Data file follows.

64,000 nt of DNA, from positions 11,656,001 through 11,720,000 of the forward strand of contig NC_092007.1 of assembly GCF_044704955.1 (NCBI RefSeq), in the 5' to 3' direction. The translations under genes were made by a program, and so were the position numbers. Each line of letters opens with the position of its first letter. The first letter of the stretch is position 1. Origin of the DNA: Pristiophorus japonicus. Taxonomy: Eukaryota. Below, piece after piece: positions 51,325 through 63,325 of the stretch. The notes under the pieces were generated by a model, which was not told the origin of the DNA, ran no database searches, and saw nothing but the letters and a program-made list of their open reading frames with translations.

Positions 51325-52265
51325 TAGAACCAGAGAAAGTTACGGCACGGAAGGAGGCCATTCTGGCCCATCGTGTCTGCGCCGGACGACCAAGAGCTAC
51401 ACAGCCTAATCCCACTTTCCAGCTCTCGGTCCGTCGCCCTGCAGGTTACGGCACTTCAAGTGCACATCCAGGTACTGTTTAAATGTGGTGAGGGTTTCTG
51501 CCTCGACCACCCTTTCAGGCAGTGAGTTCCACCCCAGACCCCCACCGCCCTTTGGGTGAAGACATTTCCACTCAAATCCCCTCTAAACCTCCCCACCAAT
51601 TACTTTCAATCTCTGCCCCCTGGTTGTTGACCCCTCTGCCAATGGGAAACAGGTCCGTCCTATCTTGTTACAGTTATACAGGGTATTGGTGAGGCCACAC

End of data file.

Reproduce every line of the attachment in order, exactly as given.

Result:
64,000 nt of DNA, from positions 11,656,001 through 11,720,000 of the forward strand of contig NC_092007.1 of assembly GCF_044704955.1 (NCBI RefSeq), in the 5' to 3' direction. The translations under genes were made by a program, and so were the position numbers. Each line of letters opens with the position of its first letter. The first letter of the stretch is position 1. Origin of the DNA: Pristiophorus japonicus. Taxonomy: Eukaryota. Below, piece after piece: positions 51,325 through 63,325 of the stretch. The notes under the pieces were generated by a model, which was not told the origin of the DNA, ran no database searches, and saw nothing but the letters and a program-made list of their open reading frames with translations.

Positions 51325-52265
51325 TAGAACCAGAGAAAGTTACGGCACGGAAGGAGGCCATTCTGGCCCATCGTGTCTGCGCCGGACGACCAAGAGCTAC
51401 ACAGCCTAATCCCACTTTCCAGCTCTCGGTCCGTCGCCCTGCAGGTTACGGCACTTCAAGTGCACATCCAGGTACTGTTTAAATGTGGTGAGGGTTTCTG
51501 CCTCGACCACCCTTTCAGGCAGTGAGTTCCACCCCAGACCCCCACCGCCCTTTGGGTGAAGACATTTCCACTCAAATCCCCTCTAAACCTCCCCACCAAT
51601 TACTTTCAATCTCTGCCCCCTGGTTGTTGACCCCTCTGCCAATGGGAAACAGGTCCGTCCTATCTTGTTACAGTTATACAGGGTATTGGTGAGGCCACAC